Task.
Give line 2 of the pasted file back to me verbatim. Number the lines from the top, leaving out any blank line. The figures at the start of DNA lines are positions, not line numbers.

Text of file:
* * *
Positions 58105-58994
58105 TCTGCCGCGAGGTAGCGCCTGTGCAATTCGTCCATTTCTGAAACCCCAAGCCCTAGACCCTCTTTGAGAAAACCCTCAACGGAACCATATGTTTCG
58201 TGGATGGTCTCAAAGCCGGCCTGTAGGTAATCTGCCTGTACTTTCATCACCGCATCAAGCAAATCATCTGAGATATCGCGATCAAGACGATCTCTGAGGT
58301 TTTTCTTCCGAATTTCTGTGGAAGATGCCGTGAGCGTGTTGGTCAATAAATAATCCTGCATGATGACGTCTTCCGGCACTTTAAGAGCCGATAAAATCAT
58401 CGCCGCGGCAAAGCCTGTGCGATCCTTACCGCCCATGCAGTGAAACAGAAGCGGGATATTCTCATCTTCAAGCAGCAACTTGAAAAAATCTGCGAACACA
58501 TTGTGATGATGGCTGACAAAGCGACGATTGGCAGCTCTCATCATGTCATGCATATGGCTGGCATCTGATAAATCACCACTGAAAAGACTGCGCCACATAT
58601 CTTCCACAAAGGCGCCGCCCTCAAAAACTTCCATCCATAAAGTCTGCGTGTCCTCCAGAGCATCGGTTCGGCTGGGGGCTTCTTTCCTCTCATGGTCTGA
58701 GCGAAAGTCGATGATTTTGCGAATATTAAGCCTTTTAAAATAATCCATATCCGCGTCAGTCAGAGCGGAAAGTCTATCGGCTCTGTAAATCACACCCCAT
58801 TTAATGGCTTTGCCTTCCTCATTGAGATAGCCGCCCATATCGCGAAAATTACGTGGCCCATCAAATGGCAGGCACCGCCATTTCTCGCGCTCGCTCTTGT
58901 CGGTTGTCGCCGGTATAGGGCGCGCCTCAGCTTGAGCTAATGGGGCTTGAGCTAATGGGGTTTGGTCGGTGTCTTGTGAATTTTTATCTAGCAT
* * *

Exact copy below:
58105 TCTGCCGCGAGGTAGCGCCTGTGCAATTCGTCCATTTCTGAAACCCCAAGCCCTAGACCCTCTTTGAGAAAACCCTCAACGGAACCATATGTTTCG